For the five members of Mulligan Stew, the call of Ireland is strong.
The group of fiddlers will head to Tubbercurry County this July for intensive training in fiddle, whistle, pipes and button accordion, as well as learning to sing and dance, Celtic style. When the musicians aren't in class, they will sling their fiddles onto their backs and explore, playing music wherever they go.
To pay for the trip, Mulligan Stew recently released a CD called "Sounds of Time."
The group plays a variety of genres including old-time dance tunes, Irish reels, polkas, airs and jigs, French Canadian tunes, Scottish lullabies and laments, Scandinavian dance tunes, ragtime, German waltzes and some original music.
The five musicians have traveled to gigs in Anchorage, Alaska, Portland, Estes Park, Colo., and on Queen of the West, the 230-foot sternwheeler that cruises the Columbia, Willamette, and Snake Rivers.
People often ask if Mulligan Stew - two adults, Peg Willis and Barry Grant, and three teens, Kodria Haddock, Holly Warne and Blaise Grant - is a family.
"We just laugh and say, 'Yeah, sort of,'" Willis said.
"We're around each other so much, it's like we're a family," Warne said.
Mulligan Stew evolved from a dream team of young fiddlers Willis put together in 2002 during the Summer Strings program. Originally, 10 fiddlers aged 8-12 performed together under Willis' tutelage.
Some of the current members play other instruments, in addition to the fiddle.
Haddock, a home-schooled high school sophomore, plays hammered dulcimer, piano, whistle, whistle, guitar and the bodhran, an Irish drum.
Warne, a junior at Pendleton High School, plays mandolin and guitar.
Barry Grant plays the bass, keeping the rest of the group on beat.
Blaise Grant, a freshman at Oregon State University, sticks to the fiddle.
Willis, the director, accompanies on guitar and has trained over 500 guitar, violin and fiddle students during the past 45 years, including all the Pendleton grade schools at one time or another. She played guitar backup for The Round-Up Fiddlers in the early '90s and has directed a number of youth bands including Grace Notes, The Young-Time Fiddlers, The Pick 'n' Bow Company, Blazin' Bows, StringSong, Shenanigans and Smokin' Strings. She took Shenanigans to study in Ireland in 2004.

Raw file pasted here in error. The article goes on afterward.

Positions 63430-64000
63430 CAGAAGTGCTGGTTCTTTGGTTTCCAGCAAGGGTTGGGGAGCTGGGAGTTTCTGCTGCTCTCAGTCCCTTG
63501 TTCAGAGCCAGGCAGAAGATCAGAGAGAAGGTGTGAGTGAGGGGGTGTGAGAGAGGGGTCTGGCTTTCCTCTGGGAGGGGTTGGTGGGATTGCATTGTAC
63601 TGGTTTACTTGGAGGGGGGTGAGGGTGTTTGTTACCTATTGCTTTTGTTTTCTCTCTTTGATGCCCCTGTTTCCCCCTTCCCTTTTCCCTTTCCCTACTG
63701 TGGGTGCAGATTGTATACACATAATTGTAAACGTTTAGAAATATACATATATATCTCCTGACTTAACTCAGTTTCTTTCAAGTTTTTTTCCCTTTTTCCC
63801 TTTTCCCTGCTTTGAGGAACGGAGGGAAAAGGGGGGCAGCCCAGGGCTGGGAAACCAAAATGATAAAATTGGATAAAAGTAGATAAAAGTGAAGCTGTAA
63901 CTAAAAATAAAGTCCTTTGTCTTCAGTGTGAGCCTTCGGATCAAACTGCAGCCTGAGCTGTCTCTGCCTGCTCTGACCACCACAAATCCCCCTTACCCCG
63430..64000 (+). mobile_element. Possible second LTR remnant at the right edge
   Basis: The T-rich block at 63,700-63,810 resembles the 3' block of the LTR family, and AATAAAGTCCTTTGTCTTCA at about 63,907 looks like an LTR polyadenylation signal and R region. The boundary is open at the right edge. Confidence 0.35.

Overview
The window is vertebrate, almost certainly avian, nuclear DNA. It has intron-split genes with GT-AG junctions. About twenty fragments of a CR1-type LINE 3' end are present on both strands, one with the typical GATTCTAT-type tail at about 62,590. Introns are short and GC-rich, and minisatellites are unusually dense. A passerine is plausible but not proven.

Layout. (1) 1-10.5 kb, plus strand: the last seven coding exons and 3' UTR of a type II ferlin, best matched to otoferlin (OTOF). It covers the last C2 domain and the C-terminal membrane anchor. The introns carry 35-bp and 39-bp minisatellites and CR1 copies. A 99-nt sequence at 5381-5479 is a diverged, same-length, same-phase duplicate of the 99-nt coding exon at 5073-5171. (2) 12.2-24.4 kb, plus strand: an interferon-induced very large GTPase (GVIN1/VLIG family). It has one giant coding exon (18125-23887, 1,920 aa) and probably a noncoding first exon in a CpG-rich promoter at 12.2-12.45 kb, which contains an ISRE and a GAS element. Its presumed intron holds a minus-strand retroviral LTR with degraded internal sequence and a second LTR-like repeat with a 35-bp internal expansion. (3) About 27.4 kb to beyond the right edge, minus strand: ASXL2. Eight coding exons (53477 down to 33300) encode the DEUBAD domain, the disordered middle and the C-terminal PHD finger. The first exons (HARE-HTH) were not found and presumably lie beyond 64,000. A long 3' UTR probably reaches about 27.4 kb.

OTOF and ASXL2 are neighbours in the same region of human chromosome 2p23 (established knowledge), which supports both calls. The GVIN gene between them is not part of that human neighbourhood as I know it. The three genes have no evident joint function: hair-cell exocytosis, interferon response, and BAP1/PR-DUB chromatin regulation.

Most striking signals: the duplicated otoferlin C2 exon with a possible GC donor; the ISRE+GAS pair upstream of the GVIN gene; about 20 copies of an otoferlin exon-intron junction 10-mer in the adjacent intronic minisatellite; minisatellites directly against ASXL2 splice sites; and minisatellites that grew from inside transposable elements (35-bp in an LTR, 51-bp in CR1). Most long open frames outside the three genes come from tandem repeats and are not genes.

The members of Mulligan Stew are obviously close, often finishing each other's sentences. The bon ami is a good thing considering the time they spend together. Last summer, they spent hours recording their latest CD.
"We went down to the coast and rented the cheapest beach houses we could find," Willis said. "We recorded about half the CD."
The musicians named one songs after a wreck on the Oregon coast - the Peter Iredale - so they decided to go there and play the song standing atop the wreck.
The back cover of the group's CD shows the quintet on the beach with their instruments, walking toward the Peter Iredale, a four-masted sailing ship that ran aground in 1906 near Warrenton.
The musicians like to enrich their music with the unusual. They occasionally play spoons or inject a little taper du pieds - beating of the feet.
Willis is unabashedly proud of her three teenage protégés. All three learned to play fiddle by ear with the Suzuki method. Now, they play with such ease that the fiddle seems merely an extension of their arms. They switch roles and learn their music almost instantly.
"Their ears have been trained," Willis said. "They can hear sounds before they even play them."
All three teenage fiddlers have taken on their own students.
Barry Grant, Blaise's father, is legally blind. He learns his bass music with special sheet music created for him by Willis, made up of letters representing chords, blown up big. He quickly learns them and plays from memory.
Mulligan Stew puts on a barn dance about once a year and has performed at benefit concerts for Habitat for Humanity, Pregnancy Crisis Support Center, Pioneer Humane Society, a child in need of special medical attention, and a Pilot Rock church that burned to the ground in 2007.
The group has amassed about $8,000 so far toward its Irish study trip, but is shooting for at least $14,000. The group hopes to sell CDs and hire themselves out during the holidays to grow the fund.
Mulligan Stew's new CD and a previous recording, "The Mountain Road" are available at the Pendleton Center for the Arts, Armchair Books and Heritage Station Museum. Cost is $15.